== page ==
Key Aspects of Fair Debt Collection
In a previous post, we discussed some of the basic points of debt consolidation. We continue here with this same general theme. In this post we also examine debt, but we will do so from a different angle. As we mentioned before, debt is a significant force in American life. That’s true for a number of different reasons. Many Americans feel compelled to take on debt for one reason or another. It’s not uncommon for debt to literally alter the course of a person’s life. Discussions concerning debt tend to focus on the debt itself. But what about debtors? It’s important to remember that, no matter its size or impact, debt is most meaningful to the people that owe it. We as a society need to to have a system in place to assist them, the debtors. Specifically, we need to ensure that fair debt collection practices exist and are enforced.
One law does tat. It which focuses more on debtors rather than the debt itself. It’s called the Fair Debt Collection Practices Act, or FDCPA. The FDCPA, which was first implemented in 1978. It’s intent is to provide debtors with a channel for challenging the validity and accuracy of debts. It also imposes certain ethical guidelines, or fair debt collection practices. These guidelines are for third-party debt collectors attempting to collect a debt. The FDCPA outlines who qualifies as a “debt collector” for the purposes of the Act. It also sets specific boundaries for collectors attempting to contact debtors. In this post, we will cover the basic provisions of the FDCPA. We’ll also highlight the benefits that the Act gives to consumers. As we’ll see, the FDCPA is truly a benign piece of legislation. We feel that it’s legislation that reflects positively on our society.
Fair Debt Collection Definitions
Under the Fair Debt Collection Practices Act, the phrase “debt collector” means a third-party collector. That means that the FDCPA does not apply to everyone. Specifically, it doesn’t apply to those attempting to collect a personal debt privately created between themselves and another party. Take the example of you borrowing $100,000 from a sibling. You fail to pay back the loan. Under those circumstances, the FDCPA regulations don’t apply to your sibling. Rather, “third-party collector” typically refers to a collector working for a collection agency that specializes in debt collection. This may not always be the case, though. Under the FDCPA, the collector just has to be a separate third-party entity.
FDCPA Time Boundaries
The FDCPA states that debt collectors may not contact debtors at times which are inconvenient. This means that collectors are prohibited from calling debtors before 8:00 a.m. and after 9:00 p.m. Collectors are only allowed to contact debtors outside of this window if expressly given permission by the debtor.
The FDCPA also restricts the locations where a debt collector may attempt to contact you. A debt collector may try to contact a debtor at either the debtor’s home or place of employment. If, however, the debtor specifically requests that the collector desist from contact at work, then the collector must comply. The request to desist may either be either verbal or in writing. If a debt collector doesn’t know the debtor’s direct contact information, the collector may then make additional inquiries. The collector may contact the debtor’s friends, neighbors, associates or relatives in order to obtain the debtor’s contact information. The collector, however, may only contact these outside parties one time. What’s more, the collector may not reveal to an outside party any details of the debt itself. Instead, the collector may only inquire about the debtor’s contact information.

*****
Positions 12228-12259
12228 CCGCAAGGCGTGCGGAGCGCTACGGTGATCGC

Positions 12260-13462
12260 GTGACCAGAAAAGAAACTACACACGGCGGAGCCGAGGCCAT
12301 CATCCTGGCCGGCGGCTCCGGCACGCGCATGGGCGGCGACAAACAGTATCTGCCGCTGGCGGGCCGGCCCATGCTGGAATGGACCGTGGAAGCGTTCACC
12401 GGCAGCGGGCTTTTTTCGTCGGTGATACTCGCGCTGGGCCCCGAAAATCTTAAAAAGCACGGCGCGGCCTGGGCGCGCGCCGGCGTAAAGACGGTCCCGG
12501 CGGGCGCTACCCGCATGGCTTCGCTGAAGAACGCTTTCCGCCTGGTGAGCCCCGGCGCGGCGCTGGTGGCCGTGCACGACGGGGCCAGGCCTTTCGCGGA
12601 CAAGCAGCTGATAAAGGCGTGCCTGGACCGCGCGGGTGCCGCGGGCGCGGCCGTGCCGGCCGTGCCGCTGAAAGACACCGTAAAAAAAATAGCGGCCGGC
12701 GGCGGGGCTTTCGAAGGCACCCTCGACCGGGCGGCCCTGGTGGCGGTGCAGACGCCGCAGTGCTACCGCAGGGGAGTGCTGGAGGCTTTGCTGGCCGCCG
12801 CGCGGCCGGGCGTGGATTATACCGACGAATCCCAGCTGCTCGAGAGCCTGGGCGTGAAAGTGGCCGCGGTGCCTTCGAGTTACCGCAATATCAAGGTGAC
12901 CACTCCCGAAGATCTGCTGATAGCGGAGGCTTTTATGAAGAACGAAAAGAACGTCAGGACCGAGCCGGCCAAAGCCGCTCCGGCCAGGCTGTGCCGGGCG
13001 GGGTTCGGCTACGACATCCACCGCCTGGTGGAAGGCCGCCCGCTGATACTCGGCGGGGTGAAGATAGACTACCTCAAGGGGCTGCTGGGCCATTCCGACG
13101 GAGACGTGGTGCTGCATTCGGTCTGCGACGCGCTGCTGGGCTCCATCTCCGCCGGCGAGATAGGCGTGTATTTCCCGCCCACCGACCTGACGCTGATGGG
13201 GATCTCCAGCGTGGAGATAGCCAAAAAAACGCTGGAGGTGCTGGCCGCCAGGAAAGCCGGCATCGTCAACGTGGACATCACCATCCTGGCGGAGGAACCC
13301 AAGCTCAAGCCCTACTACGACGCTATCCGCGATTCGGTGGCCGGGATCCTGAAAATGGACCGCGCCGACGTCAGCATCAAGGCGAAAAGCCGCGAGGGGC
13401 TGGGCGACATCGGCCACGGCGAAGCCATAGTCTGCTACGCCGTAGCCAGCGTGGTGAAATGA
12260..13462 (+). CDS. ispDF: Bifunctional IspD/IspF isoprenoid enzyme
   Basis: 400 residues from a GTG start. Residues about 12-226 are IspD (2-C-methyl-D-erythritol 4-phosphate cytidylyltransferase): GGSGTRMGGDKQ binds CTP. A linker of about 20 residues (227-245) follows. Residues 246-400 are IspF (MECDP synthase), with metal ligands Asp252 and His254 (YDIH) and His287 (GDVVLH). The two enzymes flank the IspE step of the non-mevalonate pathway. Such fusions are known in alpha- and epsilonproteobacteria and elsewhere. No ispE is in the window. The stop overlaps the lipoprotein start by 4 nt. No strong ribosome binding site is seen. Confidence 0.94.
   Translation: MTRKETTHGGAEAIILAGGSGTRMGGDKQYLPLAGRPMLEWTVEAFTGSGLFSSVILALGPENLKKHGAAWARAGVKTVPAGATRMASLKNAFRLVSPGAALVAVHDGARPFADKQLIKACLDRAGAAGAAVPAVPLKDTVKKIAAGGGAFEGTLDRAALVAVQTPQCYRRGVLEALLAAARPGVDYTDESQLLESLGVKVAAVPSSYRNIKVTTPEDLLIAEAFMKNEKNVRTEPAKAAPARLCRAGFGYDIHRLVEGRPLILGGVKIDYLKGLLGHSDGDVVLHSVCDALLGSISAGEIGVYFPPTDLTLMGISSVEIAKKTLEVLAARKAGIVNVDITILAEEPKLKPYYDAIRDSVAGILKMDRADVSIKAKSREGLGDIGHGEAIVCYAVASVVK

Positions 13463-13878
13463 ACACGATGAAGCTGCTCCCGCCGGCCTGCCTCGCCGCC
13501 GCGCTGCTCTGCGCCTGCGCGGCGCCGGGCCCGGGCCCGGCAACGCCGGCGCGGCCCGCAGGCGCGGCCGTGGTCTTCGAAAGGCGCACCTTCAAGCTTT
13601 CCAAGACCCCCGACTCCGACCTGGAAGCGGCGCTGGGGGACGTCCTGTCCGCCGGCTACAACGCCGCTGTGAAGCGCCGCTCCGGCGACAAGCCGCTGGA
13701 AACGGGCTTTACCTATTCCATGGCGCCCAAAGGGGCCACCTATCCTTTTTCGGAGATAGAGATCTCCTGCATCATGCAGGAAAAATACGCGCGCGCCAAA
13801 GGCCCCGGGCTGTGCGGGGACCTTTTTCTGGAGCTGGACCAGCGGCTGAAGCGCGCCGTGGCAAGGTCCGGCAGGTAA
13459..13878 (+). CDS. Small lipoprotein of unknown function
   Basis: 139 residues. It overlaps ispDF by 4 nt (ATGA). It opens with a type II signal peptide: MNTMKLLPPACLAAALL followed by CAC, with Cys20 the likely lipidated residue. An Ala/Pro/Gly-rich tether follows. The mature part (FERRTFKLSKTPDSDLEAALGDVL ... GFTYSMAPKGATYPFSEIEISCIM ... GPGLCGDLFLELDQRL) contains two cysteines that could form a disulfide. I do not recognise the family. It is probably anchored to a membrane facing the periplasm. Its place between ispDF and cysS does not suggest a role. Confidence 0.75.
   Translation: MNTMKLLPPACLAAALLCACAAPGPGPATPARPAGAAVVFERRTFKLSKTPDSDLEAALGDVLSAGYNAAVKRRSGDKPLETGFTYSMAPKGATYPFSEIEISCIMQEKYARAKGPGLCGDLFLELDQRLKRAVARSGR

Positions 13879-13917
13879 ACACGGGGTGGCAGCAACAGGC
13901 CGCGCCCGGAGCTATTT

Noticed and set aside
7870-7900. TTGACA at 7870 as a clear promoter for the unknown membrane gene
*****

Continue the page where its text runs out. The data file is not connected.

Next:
Perhaps the most important aspect of the FDCPA is the way it restricts the manner in which collectors may pursue the debt. When collectors establish contact with a debtor, they may not harass or intimidate debtors. They most certainly cannot threaten physical harm or police involvement. Moreover, collectors are prohibited from threatening to sue debtors unless they have a serious intent to do so. If they do intend to take the debtor to court, then such communication may be permissible. The point is that they may not make idle threats of legal action.
Consequences of Violating the FDCPA
Debt collectors who violate the provisions of the FDCPA can face serious consequences. If a debtor can prove that a given collector has failed to comply with a certain fair debt collection provision, the debtor can bring a suit against the collector (or his agency through respondeat superior) within one year of the offending behavior taking place. The debtor would be able to sue the collector for both damages and attorney’s fees. Violating the FDCPA can therefore be a very costly mistake and collectors should be sure to studiously observe the provisions of the Act.
These are just some of the basics of the Fair Debt Collection Practices Act. In the future, we may come back and look at some specific examples of when the FDCPA has been violated and the consequences that followed. We most certainly will continue to tackle issues surrounding debt and debt resolution well into the future, as debt resolution is one of our main areas of focus here at Mackay, Caswell & Callahan, P.C. If you have a debt resolution case, or any other tax issue for that matter, call our tax attorney in NYC so that we can take a look at your unique situation today.
Image credit: speedpropertybuyers.co.uk